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International Participation Exemption Regimes & Pillar Two

Participation exemptions in many domestic tax regimes provide for a corporate income tax (or in some cases a withholding tax) exemption on dividends and capital gains on equity interests between group or connected companies. 

The Pillar Two GloBE Rules include a participation exemption when calculating GloBE income. This will not however always tie into the domestic law treatment. 

Articles 3.2.1(b) and (c) of the Model Rules provide that excluded dividends and excluded equity gains or losses are deducted (or in the case of losses, added back) from financial accounting profits/losses when calculating GloBE income. 

The aim is to try and harmoise the measure of taxable profit for Pillar Two purposes (GloBE income) with domestic taxable income. 

Excluded Dividends are defined in Article 10 of the Model Rules as generally dividends (or other distributions) received or accrued from an ownership interest except where they had the right to less than 10% of the profits, capital, reserves, or voting rights of an entity and which had been held for less than one year.

Excluded Equity Gains or Losses include gains and losses from disposition of an ownership interest except where they had the right to less than 10% of the profits, capital, reserves, or voting rights of an entity. 

Note that for Pillar Two purposes dividends arising from a <10% ownership could still be excluded if they had been held for a year or more, however, gains or losses on the holding wouldn’t be. 

The domestic law in some jurisdictions mirrors key aspects of these rules. Austria, for example excludes dividends from corporate income tax if an Austrian company holds at least 10% of the issued share capital for a minimum holding period of one year. Various other EU jurisdictions also apply a similar rule (eg the Czech Republic, Denmark and Finland).

Not all jurisdictions adopt participation regimes that match these requirements. 

Some adopt much more stringent requirements. 

Egypt exempts 90% of dividends where at least 25% of the share capital or the voting rights of the subsidiary company is held for a period of two years.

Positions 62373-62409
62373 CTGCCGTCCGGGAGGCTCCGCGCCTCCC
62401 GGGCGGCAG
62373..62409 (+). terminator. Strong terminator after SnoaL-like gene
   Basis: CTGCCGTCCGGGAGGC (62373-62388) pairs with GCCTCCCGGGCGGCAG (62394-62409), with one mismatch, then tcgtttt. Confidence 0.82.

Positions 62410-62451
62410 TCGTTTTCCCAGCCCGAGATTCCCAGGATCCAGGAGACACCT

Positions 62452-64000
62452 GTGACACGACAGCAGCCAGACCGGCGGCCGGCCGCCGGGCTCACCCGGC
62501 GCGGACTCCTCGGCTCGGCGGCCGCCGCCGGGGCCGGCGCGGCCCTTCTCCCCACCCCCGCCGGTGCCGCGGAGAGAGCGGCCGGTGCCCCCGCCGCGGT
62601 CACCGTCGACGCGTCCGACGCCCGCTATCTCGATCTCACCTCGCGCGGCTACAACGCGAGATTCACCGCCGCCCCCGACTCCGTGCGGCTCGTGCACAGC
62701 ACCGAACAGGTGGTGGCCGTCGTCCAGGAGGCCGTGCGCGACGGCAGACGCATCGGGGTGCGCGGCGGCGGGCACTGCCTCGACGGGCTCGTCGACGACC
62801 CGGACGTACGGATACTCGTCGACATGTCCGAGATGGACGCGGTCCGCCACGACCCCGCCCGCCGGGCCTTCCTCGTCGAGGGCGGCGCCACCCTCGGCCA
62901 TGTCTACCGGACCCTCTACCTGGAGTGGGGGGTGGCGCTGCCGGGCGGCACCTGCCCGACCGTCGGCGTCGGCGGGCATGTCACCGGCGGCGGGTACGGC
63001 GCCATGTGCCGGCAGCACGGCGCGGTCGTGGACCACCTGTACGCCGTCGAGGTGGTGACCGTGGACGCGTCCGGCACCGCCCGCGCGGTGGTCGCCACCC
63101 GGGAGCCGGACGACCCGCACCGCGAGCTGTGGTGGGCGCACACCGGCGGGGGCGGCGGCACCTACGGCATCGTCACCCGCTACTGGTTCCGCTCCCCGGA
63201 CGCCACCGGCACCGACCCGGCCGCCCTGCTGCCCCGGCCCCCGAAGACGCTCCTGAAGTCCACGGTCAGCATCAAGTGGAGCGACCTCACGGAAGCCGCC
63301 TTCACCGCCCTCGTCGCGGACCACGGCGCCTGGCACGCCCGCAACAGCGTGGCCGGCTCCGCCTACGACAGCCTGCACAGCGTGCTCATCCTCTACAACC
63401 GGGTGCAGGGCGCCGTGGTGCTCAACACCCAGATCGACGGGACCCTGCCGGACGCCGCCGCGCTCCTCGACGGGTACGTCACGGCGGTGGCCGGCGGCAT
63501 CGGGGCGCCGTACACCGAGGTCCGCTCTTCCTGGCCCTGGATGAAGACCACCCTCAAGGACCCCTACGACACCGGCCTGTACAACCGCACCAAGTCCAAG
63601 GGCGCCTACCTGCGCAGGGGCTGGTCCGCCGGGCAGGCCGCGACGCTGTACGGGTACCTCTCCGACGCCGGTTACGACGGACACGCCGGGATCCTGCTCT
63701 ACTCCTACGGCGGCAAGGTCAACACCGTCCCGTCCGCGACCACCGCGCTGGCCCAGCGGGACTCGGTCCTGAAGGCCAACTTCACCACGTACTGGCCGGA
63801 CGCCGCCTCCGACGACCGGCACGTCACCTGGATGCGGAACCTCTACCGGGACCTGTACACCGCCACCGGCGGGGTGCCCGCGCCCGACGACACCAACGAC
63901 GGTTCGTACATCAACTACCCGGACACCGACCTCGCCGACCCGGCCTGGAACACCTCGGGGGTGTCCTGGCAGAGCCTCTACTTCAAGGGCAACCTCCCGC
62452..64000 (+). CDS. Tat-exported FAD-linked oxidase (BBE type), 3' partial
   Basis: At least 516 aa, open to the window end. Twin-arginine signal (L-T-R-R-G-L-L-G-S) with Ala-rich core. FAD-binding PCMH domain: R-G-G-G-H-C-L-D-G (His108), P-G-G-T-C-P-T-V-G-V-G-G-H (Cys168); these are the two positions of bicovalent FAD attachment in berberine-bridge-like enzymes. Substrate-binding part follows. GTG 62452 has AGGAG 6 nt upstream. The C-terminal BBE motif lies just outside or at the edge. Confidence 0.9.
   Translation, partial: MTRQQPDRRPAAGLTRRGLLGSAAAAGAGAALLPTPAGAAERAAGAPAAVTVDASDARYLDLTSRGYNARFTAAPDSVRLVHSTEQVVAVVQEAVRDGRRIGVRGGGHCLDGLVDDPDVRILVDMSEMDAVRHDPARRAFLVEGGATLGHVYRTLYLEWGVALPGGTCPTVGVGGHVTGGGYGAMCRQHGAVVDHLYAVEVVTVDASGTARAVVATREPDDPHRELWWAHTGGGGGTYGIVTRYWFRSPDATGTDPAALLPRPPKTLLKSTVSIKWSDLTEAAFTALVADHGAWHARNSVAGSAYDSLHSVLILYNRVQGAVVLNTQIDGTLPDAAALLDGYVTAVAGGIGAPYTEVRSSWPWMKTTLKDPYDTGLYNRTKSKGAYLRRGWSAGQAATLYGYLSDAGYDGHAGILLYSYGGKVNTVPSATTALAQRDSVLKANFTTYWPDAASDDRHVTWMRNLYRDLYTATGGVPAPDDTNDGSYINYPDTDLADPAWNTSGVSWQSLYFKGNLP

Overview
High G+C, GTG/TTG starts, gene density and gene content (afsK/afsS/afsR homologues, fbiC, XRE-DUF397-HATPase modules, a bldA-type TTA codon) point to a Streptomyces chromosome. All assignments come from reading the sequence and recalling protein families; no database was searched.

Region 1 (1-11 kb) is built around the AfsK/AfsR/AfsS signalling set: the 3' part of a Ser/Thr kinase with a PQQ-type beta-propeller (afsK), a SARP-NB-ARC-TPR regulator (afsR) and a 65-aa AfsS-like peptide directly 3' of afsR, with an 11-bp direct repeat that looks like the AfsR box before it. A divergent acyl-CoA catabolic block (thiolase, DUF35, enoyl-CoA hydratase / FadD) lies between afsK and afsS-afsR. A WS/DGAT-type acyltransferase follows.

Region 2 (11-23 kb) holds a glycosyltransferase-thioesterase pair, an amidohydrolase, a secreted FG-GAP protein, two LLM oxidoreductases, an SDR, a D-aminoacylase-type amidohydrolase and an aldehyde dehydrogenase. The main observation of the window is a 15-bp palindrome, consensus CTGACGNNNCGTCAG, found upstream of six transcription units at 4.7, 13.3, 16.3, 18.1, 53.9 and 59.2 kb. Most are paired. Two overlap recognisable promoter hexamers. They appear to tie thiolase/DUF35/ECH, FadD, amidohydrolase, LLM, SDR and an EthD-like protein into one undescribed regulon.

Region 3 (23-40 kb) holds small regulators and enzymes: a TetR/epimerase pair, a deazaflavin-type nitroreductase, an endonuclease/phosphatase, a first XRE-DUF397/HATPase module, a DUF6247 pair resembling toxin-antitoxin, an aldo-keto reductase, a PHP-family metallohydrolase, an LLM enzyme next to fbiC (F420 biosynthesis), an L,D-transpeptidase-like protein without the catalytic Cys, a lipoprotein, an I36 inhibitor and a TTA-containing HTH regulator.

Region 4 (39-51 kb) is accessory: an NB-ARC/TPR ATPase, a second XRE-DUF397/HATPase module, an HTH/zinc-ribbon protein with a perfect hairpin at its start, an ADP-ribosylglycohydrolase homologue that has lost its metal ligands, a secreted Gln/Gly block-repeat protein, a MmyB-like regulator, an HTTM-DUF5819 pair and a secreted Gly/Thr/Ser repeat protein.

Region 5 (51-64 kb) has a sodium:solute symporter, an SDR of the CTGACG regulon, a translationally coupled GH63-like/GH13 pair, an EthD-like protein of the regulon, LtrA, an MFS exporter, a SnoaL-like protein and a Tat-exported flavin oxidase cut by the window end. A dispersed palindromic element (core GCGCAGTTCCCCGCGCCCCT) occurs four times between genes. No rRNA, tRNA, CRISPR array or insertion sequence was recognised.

By contrast France exempts 95% of dividends and 88% of capital gains on shareholdings where the ownership interest is at least 5% and the shares have been or will be held for at least two years. 

The Netherlands applies a similar 5% ownership requirement for its participation regime. There is no specific holding period but portfolio investments are excluded. The determination as to whether an interest is held as a portfolio investment is based on the facts and intention of the parent company.

Hungary exempts dividends where there is a one-year ownership period irrespective of the ownership interest. 

Therefore, there is significant divergence between the GloBE Rules and many domestic tax systems. This will impact on the GloBE ETR calculation and potentially the amount of any top-up tax. 

Example

Company A has held 8% of the ownership interest of Company B for 1 year. It receives dividends of 5 Million Euros. 

For domestic tax purposes a participation exemption applies where a company holds at least 5% of the ownership interest. The 5 Million dividend would therefore be exempt. 

For Pillar Two GloBE purposes, the 5 Million dividend would not be an excluded dividend given the ownership interest was 5%.  This would therefore increase GloBE income and reduce the GloBE effective tax rate. 

Summary of international participation regimes 

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